Pupils of Banbury’s Blessed George Napier School Amnesty International group were roused to help people in poverty after seeing a screening of I Daniel Blake.
The generous youngsters and their families built up an astonishing store of non perishable foods for a Banbury Foodbank.
The group sent letters to all BGN parents asking for donations. In addition the Amnesty members hosted several assemblies engaging other students about the desperate need for donations.
A-level student Sadie Berry-Firth organised a collection at St Mary’s RC Primary School, Bicester which responded by collecting an huge number of donations.
Ms Berry-Firth said: “One of the contributory factors to this growing hardship is that the circumstances in which welfare sanctions are implemented are often unreasonable and absurd.”
The group has also looked at the report produced by Professor Philip Alston, the United Nations Special Rapporteur on extreme poverty and hardship who toured the UK in autumn 2018.
Prof Alston said: “Anyone who opens their eyes can see the immense growth in foodbanks and the queues waiting outside them, the people sleeping rough on the streets, the growth of homelessness, the sense of deep despair that leads the Government to appoint a Minister for Suicide Prevention and civil society to report in depth on the unheard levels of loneliness and isolation.”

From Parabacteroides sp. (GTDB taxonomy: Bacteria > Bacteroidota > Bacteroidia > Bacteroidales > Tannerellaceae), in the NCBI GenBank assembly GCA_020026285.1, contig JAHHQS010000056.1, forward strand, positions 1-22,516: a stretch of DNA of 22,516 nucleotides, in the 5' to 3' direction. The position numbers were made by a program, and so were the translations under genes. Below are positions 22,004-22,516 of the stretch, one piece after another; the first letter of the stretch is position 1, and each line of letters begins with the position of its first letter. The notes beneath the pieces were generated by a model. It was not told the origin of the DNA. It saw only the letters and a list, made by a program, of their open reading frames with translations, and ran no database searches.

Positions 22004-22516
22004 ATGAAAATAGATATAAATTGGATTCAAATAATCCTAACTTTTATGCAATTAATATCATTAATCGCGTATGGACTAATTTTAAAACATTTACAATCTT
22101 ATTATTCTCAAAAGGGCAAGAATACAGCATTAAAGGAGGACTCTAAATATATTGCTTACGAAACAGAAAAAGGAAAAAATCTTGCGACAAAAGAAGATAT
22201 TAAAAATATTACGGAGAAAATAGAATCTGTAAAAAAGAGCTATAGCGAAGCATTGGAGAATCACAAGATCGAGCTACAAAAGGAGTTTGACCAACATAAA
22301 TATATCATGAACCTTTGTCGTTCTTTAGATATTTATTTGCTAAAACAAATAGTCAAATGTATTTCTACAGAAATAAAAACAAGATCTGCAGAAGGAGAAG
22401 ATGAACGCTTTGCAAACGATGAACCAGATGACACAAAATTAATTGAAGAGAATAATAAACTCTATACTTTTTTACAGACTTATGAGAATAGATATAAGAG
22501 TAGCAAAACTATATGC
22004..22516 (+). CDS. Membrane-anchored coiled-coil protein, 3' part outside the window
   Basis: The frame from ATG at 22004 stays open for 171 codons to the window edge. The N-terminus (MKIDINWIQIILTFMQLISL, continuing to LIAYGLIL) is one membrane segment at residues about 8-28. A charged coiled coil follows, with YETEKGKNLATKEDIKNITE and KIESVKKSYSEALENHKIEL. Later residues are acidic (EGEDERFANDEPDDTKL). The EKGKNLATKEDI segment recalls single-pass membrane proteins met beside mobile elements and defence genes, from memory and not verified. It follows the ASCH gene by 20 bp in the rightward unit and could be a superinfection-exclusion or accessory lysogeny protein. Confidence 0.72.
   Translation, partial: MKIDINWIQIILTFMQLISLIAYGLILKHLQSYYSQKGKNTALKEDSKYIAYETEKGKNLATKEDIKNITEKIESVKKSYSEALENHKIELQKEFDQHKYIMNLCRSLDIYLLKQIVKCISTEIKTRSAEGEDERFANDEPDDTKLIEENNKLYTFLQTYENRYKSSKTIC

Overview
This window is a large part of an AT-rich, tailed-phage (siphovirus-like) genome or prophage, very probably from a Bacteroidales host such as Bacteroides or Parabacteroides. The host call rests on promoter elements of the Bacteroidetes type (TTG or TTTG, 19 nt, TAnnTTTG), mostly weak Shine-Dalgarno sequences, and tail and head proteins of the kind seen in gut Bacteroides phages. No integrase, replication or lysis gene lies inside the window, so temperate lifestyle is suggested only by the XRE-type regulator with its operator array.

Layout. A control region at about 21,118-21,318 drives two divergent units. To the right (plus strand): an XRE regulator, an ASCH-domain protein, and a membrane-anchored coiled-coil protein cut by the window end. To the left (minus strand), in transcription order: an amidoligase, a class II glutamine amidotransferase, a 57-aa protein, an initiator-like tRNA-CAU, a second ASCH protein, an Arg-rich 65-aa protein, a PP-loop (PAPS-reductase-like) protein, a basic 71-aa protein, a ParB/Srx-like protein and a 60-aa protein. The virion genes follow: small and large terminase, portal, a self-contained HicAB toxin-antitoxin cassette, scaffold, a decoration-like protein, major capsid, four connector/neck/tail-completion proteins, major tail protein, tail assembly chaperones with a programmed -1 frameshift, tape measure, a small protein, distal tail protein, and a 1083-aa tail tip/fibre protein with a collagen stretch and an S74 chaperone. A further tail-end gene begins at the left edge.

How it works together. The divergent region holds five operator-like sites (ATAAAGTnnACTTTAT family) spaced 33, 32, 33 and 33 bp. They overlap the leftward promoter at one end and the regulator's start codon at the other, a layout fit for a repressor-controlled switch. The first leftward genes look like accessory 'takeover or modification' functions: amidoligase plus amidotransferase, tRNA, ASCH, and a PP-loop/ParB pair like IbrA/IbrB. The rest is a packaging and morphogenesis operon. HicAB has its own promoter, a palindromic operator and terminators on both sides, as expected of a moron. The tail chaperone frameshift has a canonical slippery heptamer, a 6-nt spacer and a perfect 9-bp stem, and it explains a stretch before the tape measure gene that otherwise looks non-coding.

His report also said that 1.5 million people in the UK are destitute while 14 million people (of whom four million are children) are living in poverty.
Teacher and supporter Peter Jones is one of the Amnesty group organisers. He said: “Sadie, Matthew Hooson, Jasper Bolduc, Eva Doxia, Isabella Hill, Steph Napier-Kowski, Agata Stasik and Hannah Jenkins all played an active role in organising donations.
“The group is most grateful to all of those who donated, particularly those from BGN school and St Mary’s Primary School in Bicester. We hope the hard work and dedication of these young people truly makes a difference.”